Officials at the U.S. Office of Personnel Management (OPM) could issue the regulations needed to set up a new type of health plan — a multi-state plan (MSP) – this spring.
Trish Riley and Jane Hyatt Thorpe, health policy researchers at Georgetown University, talk about the MSP program in a paper distributed by Georgetown University.
The drafters of the Patient Protection and Affordable Care Act of 2010 (PPACA) created the MSP program to increase the overall level of competition in the health insurance market.
PPACA opponents are trying to kill the law in Congress and in the courts.
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If PPACA takes effect as written and works as drafters expect, individuals and small employers will be able to use a new system of tax credits to buy health coverage through a new system of health insurance exchanges, or Web-based health insurance supermarkets, starting in 2014. Each exchange is supposed to make at least one slot available to a nonprofit MSP and a second slot available to another MSP.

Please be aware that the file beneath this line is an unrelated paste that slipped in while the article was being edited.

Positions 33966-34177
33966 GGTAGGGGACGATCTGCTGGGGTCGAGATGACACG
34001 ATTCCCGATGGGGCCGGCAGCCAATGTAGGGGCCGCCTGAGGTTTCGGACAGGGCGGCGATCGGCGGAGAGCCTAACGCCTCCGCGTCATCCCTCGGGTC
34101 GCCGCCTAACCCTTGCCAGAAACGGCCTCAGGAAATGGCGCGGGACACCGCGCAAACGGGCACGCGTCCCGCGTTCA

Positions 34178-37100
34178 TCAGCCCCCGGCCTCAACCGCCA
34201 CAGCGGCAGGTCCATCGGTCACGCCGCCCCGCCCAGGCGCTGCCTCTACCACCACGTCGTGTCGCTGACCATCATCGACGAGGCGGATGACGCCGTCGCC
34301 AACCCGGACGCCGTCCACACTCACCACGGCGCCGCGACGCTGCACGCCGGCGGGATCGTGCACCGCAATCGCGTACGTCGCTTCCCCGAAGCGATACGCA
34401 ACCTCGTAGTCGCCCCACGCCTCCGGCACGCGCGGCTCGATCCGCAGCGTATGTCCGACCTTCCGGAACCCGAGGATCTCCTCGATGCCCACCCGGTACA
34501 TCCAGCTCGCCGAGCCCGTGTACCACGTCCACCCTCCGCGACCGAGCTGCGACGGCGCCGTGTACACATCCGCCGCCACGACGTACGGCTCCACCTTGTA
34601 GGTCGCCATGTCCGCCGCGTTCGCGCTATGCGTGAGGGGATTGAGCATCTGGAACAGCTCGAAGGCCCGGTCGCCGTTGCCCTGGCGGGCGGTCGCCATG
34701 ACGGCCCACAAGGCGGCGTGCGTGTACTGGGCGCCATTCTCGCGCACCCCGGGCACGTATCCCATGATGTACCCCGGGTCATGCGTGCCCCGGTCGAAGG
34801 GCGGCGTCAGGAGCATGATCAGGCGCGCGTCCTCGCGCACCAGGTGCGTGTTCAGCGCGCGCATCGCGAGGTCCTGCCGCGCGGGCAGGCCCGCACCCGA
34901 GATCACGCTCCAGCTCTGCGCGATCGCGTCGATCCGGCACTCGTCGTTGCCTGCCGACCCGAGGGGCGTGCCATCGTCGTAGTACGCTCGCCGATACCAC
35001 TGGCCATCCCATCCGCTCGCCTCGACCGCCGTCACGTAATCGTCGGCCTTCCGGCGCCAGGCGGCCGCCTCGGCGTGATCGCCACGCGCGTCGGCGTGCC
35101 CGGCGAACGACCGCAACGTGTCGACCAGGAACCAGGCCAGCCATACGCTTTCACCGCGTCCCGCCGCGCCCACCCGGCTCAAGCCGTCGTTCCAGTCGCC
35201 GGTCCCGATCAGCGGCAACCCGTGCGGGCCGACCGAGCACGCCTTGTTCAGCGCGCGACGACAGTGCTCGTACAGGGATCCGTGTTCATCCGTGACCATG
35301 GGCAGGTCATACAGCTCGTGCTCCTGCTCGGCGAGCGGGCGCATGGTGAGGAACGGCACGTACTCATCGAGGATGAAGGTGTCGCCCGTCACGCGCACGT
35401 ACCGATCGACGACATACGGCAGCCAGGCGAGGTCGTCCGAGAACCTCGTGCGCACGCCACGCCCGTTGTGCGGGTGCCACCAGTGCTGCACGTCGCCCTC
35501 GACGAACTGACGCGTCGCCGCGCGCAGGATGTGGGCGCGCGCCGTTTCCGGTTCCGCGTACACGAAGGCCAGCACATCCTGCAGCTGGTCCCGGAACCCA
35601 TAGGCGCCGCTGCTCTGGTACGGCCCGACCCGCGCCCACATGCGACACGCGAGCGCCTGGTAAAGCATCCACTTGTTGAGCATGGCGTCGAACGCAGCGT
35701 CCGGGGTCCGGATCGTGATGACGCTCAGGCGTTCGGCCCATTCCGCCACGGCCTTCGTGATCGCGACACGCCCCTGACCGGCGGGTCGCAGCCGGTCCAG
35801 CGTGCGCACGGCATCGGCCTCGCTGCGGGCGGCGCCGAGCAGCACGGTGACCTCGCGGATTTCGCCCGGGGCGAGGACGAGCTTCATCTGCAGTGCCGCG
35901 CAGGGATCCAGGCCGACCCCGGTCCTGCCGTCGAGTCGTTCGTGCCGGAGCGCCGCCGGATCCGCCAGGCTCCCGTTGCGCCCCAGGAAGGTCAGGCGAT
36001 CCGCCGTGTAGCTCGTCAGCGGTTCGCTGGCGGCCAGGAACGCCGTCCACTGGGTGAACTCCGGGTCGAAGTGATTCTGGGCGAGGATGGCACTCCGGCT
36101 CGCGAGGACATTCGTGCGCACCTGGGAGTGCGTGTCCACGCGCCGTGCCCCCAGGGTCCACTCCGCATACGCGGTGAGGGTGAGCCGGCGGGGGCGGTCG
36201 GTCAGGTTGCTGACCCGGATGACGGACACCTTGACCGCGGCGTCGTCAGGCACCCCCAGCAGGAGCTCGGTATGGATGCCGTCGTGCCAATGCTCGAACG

PPACA also is creating another new type of plan, the CO-OP plan, that is supposed to be a nonprofit, member-owned cooperative with no ties to existing health insurers.
The MSP program is a separate program, and it apparently could be open to the Blue Cross and Blue Shield plans, publicly traded health insurers, and other existing health insurers.
PPACA Section 1334 requires OPM to award the contracts needed to get the plans up and running by 2014.